photo by John Tarr

How many stories have you read since childhood? How many of those have you studied, torn apart, memorized? Genesis has been with me longer than any friend, longer than my own husband. So as I began this research for my third novel, Genesis was the part I thought I knew. The mythologies of the ancient Near East were the unopened package – the dark mysterious new date. Was I in for a shock!

I can see my mistake now. I had taken those first pages of scripture and placed my seal upon them. Stamped them with issues relevant to me and viewed the stories with familiar eyes: Creationism vs. Evolution. Myth vs. Fact. Allusions  of Christ and proof of the Trinity. It was all there or so I assumed.

There was so much I never pondered.

My old friend was ready to talk.

Remembering who Genesis was originally written to immediately cast a new light on the text. How could I’ve forgotten their importance? I passed over the issues facing a wandering band of former slaves as if Moses intended for my generation to be his primary audience!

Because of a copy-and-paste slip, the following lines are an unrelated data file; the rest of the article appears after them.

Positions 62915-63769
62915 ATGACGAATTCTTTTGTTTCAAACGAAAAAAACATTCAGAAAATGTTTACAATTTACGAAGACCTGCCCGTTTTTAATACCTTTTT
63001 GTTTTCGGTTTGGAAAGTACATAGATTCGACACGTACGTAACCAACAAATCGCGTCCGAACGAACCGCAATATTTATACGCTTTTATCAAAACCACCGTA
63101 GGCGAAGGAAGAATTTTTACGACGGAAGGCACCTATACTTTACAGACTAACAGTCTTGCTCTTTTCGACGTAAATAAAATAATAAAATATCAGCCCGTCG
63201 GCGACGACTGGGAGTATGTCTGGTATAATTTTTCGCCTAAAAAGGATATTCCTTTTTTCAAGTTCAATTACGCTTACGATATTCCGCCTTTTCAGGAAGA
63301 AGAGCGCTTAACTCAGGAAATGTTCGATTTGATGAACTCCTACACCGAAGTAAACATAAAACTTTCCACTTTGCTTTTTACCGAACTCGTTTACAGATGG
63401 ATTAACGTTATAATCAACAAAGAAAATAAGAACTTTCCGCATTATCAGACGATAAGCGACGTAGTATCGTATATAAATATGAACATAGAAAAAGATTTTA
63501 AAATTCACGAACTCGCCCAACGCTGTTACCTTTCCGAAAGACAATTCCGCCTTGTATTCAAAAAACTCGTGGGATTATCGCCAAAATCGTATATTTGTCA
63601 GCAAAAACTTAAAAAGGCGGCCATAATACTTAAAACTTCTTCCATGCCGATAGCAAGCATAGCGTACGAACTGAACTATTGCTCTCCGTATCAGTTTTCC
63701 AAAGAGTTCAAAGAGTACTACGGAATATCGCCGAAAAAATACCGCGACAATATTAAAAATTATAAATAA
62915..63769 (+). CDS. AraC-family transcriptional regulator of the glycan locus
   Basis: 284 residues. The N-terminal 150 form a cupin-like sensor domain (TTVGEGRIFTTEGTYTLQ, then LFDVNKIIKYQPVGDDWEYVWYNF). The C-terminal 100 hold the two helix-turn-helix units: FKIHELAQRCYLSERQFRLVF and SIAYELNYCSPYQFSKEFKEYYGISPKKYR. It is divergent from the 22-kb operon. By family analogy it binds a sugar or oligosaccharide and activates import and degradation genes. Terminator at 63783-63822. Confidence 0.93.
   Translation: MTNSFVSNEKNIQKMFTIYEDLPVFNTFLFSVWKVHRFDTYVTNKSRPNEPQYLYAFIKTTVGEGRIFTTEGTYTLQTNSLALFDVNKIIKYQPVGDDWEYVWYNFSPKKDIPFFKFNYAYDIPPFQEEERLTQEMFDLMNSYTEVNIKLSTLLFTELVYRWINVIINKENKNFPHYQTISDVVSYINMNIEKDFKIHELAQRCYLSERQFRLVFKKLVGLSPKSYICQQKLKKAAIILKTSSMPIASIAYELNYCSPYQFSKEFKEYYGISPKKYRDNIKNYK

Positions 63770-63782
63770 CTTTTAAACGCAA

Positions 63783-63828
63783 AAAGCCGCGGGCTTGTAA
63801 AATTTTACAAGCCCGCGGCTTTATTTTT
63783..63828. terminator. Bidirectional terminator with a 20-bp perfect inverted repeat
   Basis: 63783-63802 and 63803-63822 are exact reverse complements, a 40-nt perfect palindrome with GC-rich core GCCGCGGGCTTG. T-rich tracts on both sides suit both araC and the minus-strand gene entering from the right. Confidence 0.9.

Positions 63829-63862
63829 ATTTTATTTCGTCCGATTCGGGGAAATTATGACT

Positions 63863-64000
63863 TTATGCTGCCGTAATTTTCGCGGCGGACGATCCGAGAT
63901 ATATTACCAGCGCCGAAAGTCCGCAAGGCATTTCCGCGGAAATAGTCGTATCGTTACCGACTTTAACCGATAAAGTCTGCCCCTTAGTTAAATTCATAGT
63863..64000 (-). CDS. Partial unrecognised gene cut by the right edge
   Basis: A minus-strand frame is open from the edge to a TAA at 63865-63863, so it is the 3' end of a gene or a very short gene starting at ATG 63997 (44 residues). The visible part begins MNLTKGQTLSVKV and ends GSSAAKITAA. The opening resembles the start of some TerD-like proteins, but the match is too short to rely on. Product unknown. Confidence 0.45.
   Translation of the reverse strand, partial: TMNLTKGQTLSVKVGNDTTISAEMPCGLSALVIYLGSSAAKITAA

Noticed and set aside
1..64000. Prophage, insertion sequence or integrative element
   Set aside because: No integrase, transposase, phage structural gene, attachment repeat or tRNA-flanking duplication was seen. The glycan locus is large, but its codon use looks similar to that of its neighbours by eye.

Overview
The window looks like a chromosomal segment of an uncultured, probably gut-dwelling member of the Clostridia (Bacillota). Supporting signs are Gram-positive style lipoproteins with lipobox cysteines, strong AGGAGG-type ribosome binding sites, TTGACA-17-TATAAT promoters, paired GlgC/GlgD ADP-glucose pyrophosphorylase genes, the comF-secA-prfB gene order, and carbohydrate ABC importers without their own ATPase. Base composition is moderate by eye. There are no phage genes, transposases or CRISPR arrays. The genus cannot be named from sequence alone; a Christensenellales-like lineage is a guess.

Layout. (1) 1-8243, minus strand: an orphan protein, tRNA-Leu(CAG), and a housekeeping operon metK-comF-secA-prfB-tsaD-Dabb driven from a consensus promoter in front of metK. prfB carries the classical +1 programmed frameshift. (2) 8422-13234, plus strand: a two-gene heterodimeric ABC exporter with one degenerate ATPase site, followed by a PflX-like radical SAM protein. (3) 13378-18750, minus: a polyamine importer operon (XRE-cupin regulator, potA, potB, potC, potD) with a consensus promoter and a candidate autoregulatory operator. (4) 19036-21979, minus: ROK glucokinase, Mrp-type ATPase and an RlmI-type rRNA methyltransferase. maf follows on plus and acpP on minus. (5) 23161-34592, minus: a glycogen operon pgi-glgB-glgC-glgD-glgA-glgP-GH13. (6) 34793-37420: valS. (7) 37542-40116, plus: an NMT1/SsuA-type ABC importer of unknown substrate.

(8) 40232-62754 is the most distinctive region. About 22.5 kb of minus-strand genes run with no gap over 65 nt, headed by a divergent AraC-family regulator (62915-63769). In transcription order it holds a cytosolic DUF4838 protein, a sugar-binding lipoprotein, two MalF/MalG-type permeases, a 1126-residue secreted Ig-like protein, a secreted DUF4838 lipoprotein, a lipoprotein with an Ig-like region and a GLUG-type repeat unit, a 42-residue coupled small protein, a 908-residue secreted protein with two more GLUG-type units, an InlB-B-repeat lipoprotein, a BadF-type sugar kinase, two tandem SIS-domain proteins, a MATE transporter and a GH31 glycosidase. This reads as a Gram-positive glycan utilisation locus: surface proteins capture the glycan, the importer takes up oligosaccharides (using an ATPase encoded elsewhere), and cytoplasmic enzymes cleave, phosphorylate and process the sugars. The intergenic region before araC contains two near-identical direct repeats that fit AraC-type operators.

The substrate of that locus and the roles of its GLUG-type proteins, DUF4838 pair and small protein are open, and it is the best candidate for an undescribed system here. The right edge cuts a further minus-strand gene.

Surely Genesis was an encrypted message meant to supplement modern science.

Hints of the BIG BANG. Chronology of the Earth’s time line.  Origins of humanity. There could be no higher calling than to speak to directly to the pinnacle  of man’s knowledge… right?

Wrong! My issues do not necessitate God’s message. His agenda cannot be hijacked.  And while the message of Genesis is timeless, God’s mission was not to provide a treatise on how He created the world and what materials He used. After all, when gas goes to four dollars a gallon and you’ve lost your job to a collapsing economy, is your first question the age of the earth or Good God, who’s in control?

Trail the path of the wandering Israelites  and discover how God used the cultures around them to reveal His character.  You’ll see Genesis in a whole new way.

Tagged with:

Filed under: Research

Like this post? Subscribe to my RSS feed and get loads more!